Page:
Zephaniah was a prophet to the Southern Kingdom of Judah, who lived in the final decades before it was overthrown by Babylon. Verse one says that Zephaniah lived during the reign of King Josiah, one of the few faithful, God-fearing kings of Judah. Second Kings 22:2 says, “He did what was right in the eyes of the Lord and followed completely the ways of his father David, not turning aside to the right or to the left.”
King Josiah instituted religious reforms and reinstated Jewish celebrations like Passover.
But God revealed to Zephaniah that although Josiah was a good king, his work was not enough to make Israel stop worshiping idols and turn back to God.
The book of Zephaniah is a collection of writings from the prophet, warning Judah of God’s coming judgment against their unrepentance, but also providing a message of hope for those who do repent of their sins and seek God.
The book begins with Zephaniah’s warning that God will come and wipe out Judah because they “bow down and swear by the Lord and … also swear by Molek,” and they “turn back from following the Lord and neither seek the Lord nor inquire of him” (Zephaniah 1:5-6).
Zephaniah warns of a coming “Day of the Lord’s wrath,” when God will come like a consuming fire and destroy all the people on earth.
This is some of the most intense language used to describe God’s judgment, and if you stop there, it may paint a picture of a wrathful, terrifying God.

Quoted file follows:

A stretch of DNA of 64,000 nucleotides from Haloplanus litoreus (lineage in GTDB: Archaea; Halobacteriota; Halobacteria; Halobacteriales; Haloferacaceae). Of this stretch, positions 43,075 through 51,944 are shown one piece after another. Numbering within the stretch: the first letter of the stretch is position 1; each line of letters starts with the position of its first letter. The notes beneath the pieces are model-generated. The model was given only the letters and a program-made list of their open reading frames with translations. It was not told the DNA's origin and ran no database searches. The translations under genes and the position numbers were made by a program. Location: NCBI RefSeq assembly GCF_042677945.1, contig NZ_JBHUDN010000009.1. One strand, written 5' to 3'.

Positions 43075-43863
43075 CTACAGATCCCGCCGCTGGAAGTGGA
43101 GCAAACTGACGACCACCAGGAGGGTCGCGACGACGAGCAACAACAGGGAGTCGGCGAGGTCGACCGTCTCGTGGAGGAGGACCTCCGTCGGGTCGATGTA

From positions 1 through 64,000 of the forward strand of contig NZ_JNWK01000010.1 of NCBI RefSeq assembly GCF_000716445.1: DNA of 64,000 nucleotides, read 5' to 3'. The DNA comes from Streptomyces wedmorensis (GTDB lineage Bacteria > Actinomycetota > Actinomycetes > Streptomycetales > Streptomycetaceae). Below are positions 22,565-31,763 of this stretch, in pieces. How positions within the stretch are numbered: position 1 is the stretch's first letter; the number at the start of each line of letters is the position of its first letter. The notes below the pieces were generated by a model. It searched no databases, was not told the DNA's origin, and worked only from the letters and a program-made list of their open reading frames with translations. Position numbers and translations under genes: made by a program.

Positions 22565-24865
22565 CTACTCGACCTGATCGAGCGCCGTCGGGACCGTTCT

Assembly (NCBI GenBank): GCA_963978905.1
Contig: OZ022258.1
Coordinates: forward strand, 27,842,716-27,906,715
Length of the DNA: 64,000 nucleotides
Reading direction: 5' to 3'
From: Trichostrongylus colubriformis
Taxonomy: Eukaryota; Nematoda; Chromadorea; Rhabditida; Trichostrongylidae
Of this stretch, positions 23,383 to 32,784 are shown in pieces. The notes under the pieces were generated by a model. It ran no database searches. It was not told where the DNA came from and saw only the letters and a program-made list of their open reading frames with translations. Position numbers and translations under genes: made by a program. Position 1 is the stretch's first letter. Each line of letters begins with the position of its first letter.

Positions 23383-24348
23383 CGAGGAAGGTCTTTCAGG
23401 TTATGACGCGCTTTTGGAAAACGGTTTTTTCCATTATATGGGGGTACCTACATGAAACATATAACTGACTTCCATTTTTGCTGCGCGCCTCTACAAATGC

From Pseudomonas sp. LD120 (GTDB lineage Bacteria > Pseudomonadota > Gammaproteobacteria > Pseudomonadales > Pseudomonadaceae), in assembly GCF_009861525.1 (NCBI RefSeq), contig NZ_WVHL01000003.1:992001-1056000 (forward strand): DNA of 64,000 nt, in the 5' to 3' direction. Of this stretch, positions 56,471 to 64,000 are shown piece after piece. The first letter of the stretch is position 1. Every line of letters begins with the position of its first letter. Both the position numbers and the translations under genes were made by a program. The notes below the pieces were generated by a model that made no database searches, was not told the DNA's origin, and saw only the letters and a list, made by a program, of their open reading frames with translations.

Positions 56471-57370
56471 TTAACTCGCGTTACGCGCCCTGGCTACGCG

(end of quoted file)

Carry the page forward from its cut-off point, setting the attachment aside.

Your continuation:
And in chapter 2, God calls His people to repent. Zephaniah writes, “Seek the Lord, all you humble of the land, you who do what he commands. Seek righteousness, seek humility; perhaps you will be sheltered on the day of the Lord’s anger” (Zephaniah 2:3).
Zephaniah goes on to warn other nations of God’s judgment against them. Nations like Philistia, Moab, Amnon, Cush and Assyria—Israel’s enemies—also will be subject to God’s wrath.
But all of this wrath, judgment and jealousy will not last forever. Though Zephaniah begins with intense words of judgment, he ends with intense words of love and redemption.
He writes of God’s desire to rescue those who humble themselves and remain faithful to God alone. For the faithful, God will remove His hand of judgment; He will live among His people; He will provide safety; He will delight in His people; He will rejoice over them; He will save them; He will gather His people together from all nations and bring them home.
The Day of the Lord’s wrath: Zephaniah writes repeatedly of a coming day of judgment for all nations, including Judah. This day is an act of God’s justice, performed not because He is evil, but because He’s passionate about protecting and rescuing His world from evil.
HOW DOES THIS FIT INTO GOD’S STORY?
God loves all people and wants to have a personal relationship with us, but He is also holy, and sin cannot exist in the presence of holiness. All people have sinned, and their sin separates them from having a relationship with God. So it is an act of love that God purifies us with the fire of His justice (Zephaniah 3:8-9). Only then can He bring restoration, where evil is removed forever and those who are faithful to Him can live in peace and in His presence. It is both the justice and the love of God that give the world future hope.
Thankfully, grace and mercy intervened for us through the death and resurrection of Jesus.
Because of Jesus, we don’t have to face the wrath of God. Jesus made a way for us to have a relationship with God, by saving us from our sin and purifying us, not with fire, but with His blood.
One day, when the final “Day of the Lord” comes, Christ will return to judge the world, and “those who are left will be the lowly and humble, for it is they who trust in the name of the Lord” (Zephaniah 3:12).